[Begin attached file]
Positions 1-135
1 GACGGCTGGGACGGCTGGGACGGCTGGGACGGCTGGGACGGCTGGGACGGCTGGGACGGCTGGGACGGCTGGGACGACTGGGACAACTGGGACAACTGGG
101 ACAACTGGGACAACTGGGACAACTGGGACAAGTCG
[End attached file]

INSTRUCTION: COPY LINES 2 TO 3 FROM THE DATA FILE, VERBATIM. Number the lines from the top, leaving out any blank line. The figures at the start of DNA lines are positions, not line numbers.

1 GACGGCTGGGACGGCTGGGACGGCTGGGACGGCTGGGACGGCTGGGACGGCTGGGACGGCTGGGACGGCTGGGACGACTGGGACAACTGGGACAACTGGG
101 ACAACTGGGACAACTGGGACAACTGGGACAAGTCG